Diet books are all too often unsustainable get-skinny-quick schemes with minimal scientific research to back them up. Eliminating entire food groups from your diet may result in quick weight loss but upon reintroduction, the weight lost will quickly find its way back to your trouble spots. But sometimes you find a surprising gem, like Bob Harper’s Skinny Rules that recommends healthy and sustainable ways to take off unwanted pounds and keep them off. We’ve compiled a list of our favorite rules from our favorite Biggest Loser trainer.
1. Drink a Large Glass of Water Before Every meal –No Excuses!
Making up more than half of your body’s composition, it’s no surprise that water comes first on Harper’s Skinny Rules. But it’s studies that show drinking water helps aid in weight loss that should make this an easy addition to your daily routine. Carry a water bottle with you throughout the day to make it easy to make sure you’re getting the daily-recommended amount (about 2 liters).
2. Don’t Drink Your Calories
Say what you want about the Paleo diet -a return to the diet of ancestral humans (think fruits, vegetables, grass-fed meats and no processed foods), but they’re onto something. We are not designed to process liquid calories; therefore, our bodies do not register they’re full despite chugging a Venti Mocha Cookie Crumble. “Humans may lack a physiological basis for processing carbohydrate or alcoholic calories in beverages because only breast milk and water were available for the vast majority of our evolutionary history,” said evolutionary expert Barry Popkin. Sound like __ science? Just do the math! Water for zero calories or Jamba Juice for 300+?
3. Eat Protein at Every Meal –or Stay Hungry and Grouchy
Take your weight and divide it by two—that’s more or less how much protein you should be eating in grams every day, says Harper. Why, you ask? Protein slows the movement of food from the stomach to the intestine aka making you feel fuller longer, steadies blood sugar unlike simple carbs and the body uses more energy to digest protein than fat or carbs. But, don’t confuse Harper’s recommendation as a suggestion to gorge on high-fat proteins like ribs and bacon. Stick to low-fat proteins like white-meat turkey, fish and poultry.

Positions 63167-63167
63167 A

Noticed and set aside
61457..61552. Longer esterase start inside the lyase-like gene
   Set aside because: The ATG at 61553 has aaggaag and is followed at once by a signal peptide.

4. No Carbs After Lunch
“Carbs are a form of sugar, and sugar cues the pancreas to make more insulin, which in turn triggers appetite.” Put simply, the later in the day that you consume sugar, the more likely you are to get cravings late at night. To avoid the temptations of late night, stick to leafy greens and lean protein at night!
5. Learn to Read Food Labels So You Know What You Are Eating
Serving size and the number of servings should be two of the first things you look for when reading a nutritional label. You may think you’re being healthy, but once you read that your Naked juice is in fact two servings, all of a sudden 28 grams of sugar quickly becomes 56, far surpassing the American Heart Association’s recommended daily dose for women (20 grams). Also make sure to check out the ingredients list. Listed in descending order by weight, the ingredients listed first are most predominant. Watch out if any of the first five ingredients are sugar (anything ending in –cose), and the longer the list, the more processed the food.
6. Stop Guessing About Portion Size and Get It Right –for Good
It’s time to cancel that membership to the clean plate club. With portion sizes often double –sometimes quadruple- the recommended serving size, it’s easy to see how two-thirds of Americans are either overweight or obese. To avoid overeating, buy smaller plates, pre-portion food into smaller containers and ask your server to put half of your meal in a to go box before your meal.
7. No More Added Sweeteners, Including Artificial Ones
Splenda. Stevia. Sweet ‘n Low. You’ve seen them, you’ve used them, but it’s time to stop –or at least rein it in. Research shows that ingesting artificial sweeteners confuses the body’s ability to regulate food intake, and may actually cause weight gain. Because the artificial sweetener might trigger the expectation of real food to come, the body coaxes a person to then eat more.